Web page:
The First Freedom

The Primacy of Religious Freedom in the Quest for Liberty of Conscience

How important is religious freedom to you? Is it something you see as fundamental to human flourishing? Maybe you view it as something where we plead for the special privileges of our own in-group? Or, even more cynically, is it the sort of thing you think of as an accommodation to antiquated hobbies best left in the past? The way we answer that question will affect the way we see not only religious concerns but all questions of liberty of conscience.

It might be the very first thing mentioned in the Bill of Rights and take up more space than anything else in the First Amendment, but religious freedom has become something secondary in the minds of many recently. Few would go so far as to say that it doesn’t matter, but there is an increasing trend to see it as a subsidiary right, something to see as an optional, even irrelevant thing, something to be defended, if at all, on the basis of other Constitutional provisions.

We see this in the way that religious liberty has come to be spoken of in the public square. During the previous presidential administration, a troubling lexical change came to the way some American leaders spoke of a cardinal American principle. Instead of using the customary phrase, “Freedom of Religion,” both President Obama and Secretary Clinton started speaking of the “Freedom of Worship.”

This was no indifferent vocabulary swap. It was, and is, the considered opinion of many North American elites. These two terms sound pretty much the same, but there is a subtle distinction, and this distinction can make all the difference in the world. The one concerns truth-claims about the cosmos, and the other reduces religious distinctives to the level of sports teams with none being truer than another.

The first is more expansive, allowing for the broadest possible application across all areas of life. This means that since there is a higher court, a more ultimate authority, the state should not infringe upon people living out the implications of their religious beliefs in all parts of their lives. This is what led the likes of William Wilberforce to spend his life trying to end slavery, and it’s what led church leaders in the mid-20th century to stand up to society (and sadly many of their fellow churchmen) to refute the vile acceptance of segregation.

The philosophical basis for each of these movements was that there was a greater meaning to human existence and an eternal basis for human dignity. It is this same principle that allows Christian counselors and business owners to practice their faith in their daily lives, even if it upsets the elites du jour. In this view, neither society nor the state can claim the final word on morality or meaning.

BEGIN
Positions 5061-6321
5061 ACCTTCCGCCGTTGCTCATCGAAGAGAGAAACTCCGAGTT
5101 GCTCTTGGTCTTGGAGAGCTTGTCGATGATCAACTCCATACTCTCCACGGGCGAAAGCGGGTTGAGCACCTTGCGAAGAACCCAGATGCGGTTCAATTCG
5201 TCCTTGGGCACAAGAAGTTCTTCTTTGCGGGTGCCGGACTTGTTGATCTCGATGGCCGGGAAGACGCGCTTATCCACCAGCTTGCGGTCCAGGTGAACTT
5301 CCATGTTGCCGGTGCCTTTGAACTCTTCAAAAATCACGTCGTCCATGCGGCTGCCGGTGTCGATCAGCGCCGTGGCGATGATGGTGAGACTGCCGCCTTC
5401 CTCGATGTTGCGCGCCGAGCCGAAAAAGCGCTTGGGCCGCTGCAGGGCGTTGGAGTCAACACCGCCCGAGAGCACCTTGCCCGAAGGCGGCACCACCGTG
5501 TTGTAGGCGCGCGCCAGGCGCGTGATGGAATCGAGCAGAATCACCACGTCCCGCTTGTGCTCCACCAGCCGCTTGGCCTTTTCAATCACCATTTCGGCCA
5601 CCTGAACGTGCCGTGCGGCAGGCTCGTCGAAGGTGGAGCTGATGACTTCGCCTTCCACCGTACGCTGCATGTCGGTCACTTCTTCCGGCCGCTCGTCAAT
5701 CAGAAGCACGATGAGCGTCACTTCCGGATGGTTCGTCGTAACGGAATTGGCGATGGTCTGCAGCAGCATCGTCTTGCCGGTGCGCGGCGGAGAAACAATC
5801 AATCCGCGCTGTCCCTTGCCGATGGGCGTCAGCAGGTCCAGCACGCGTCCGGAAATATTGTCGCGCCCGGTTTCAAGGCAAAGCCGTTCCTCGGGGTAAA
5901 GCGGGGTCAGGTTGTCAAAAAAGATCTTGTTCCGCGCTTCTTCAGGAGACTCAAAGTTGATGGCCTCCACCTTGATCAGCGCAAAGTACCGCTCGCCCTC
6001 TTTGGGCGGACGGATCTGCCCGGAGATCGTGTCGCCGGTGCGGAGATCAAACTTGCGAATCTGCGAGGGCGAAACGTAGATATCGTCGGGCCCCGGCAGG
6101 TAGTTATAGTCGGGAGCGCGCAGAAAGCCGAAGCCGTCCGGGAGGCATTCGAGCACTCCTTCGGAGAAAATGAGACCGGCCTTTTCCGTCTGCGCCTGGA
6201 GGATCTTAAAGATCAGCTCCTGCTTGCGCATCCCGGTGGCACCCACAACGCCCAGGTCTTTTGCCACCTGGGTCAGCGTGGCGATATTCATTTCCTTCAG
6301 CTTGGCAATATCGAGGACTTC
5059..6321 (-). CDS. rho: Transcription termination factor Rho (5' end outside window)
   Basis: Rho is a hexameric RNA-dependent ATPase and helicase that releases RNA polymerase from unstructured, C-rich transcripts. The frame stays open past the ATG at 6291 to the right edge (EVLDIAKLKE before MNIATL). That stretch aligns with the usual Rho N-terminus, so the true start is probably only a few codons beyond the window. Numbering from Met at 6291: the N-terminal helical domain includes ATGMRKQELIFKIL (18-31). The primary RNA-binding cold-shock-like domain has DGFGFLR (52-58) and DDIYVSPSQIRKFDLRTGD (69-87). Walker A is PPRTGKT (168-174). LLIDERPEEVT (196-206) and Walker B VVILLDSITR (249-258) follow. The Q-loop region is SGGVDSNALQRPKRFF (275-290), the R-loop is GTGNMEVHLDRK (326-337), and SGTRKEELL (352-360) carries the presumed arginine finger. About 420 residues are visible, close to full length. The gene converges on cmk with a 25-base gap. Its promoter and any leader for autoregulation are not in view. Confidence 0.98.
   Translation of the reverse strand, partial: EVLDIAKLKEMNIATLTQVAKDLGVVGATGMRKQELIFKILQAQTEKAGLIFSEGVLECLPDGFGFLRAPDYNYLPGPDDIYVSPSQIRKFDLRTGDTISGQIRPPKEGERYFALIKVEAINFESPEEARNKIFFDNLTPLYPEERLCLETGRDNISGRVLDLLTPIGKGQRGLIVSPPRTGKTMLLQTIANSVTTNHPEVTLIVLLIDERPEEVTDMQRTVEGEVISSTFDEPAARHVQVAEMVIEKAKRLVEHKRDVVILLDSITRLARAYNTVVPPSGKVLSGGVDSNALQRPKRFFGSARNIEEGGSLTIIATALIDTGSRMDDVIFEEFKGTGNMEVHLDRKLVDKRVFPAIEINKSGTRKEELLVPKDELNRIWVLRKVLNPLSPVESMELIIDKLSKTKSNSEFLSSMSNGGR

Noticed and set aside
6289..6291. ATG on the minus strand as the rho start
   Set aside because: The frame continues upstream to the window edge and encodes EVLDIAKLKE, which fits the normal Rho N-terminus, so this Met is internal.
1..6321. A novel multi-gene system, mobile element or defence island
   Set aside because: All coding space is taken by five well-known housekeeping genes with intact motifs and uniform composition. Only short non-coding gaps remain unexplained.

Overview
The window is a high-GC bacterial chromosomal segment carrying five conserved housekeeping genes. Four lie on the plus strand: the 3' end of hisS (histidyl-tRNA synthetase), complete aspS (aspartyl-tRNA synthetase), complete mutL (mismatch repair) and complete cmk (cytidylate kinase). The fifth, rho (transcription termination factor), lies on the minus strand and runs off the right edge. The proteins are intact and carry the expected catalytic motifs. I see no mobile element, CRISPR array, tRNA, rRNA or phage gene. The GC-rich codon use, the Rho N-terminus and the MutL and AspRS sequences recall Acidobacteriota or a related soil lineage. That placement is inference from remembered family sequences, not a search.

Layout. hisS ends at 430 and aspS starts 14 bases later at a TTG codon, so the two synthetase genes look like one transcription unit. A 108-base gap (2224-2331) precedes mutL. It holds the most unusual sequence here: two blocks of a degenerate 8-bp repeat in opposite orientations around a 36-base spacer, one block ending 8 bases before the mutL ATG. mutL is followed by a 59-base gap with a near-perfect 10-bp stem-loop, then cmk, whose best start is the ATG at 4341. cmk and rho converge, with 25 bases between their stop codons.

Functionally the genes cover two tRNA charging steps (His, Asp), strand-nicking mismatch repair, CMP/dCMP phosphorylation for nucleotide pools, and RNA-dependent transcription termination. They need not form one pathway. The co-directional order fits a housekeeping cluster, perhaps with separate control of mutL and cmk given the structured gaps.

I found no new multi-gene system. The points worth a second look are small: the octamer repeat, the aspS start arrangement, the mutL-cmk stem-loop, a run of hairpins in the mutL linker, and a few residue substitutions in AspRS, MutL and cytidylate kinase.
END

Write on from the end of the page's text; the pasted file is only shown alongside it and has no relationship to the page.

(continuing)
The second is narrower, limiting attention to specifically “religious” things like prayer, liturgy, and personal piety. This means keeping spiritually-inspired convictions safely within church, synagogue, and mosque walls. This is what some of the worst tyrannies in history claimed as “freedom” and what their successors claim even today.

The practical implication of this, even for those whose religious disposition is one of benign neglect, is that religion is reduced to a hobby, and a highly idiosyncratic one at that. Just as no one expects her neighbor’s philately to affect anything beyond the stamp book, those with this limited view of liberty find it obnoxious at best for religious principles to affect anything beyond their designated areas. In this view, religion lives at the sufferance of society and the state.

Even by those dedicated to the concept of religious liberty, it has become pragmatic to speak of it primarily in terms of other rights. So, when Christian bakers and florists are coerced to participate in what they consider to be sinful activities, it’s a smart tactical play to argue that this is a violation of their freedom of speech. Or, when Christian student organizations are ordered to allow non-Christians into leadership roles, it’s an effective strategy to speak of the students’ freedom of assembly.

Not only is this a solid strategy in legal contexts but it carries great rhetorical appeal. Otherwise disinterested people can understand that Jews shouldn’t be forced to print Nazi propaganda, Muslims shouldn’t have to accept a Christian as an Imam, and Christians shouldn’t lose their freedoms of expression and group identity just because they aren’t as popular as they once were.

This is good, but it’s also not enough. If religious freedom is going to be more than a quirk on the level of the freedom to follow our favorite team in private, we have to do more. It isn’t enough to make the inclusive argument that religious freedom should be permitted as it flows from other rights; we have to make the positive argument that faith is a genuine good and that the right to practice that faith stands not only on its own but behind all other rights as well.

Part of the problem surrounding the significance of religious freedom flows from our inadequate view of liberty across the board. For too many of us, we’ve come to see liberty as an allowance that society, or, more specifically, the state, grants to us. It seen as merely pragmatic, as politeness, sort of as the grease that lets the wheels of society spin smoothly, and not the outflow of our fundamental dignity as human beings. Our freedoms only make sense if they are rooted in something more substantial than polite behavior.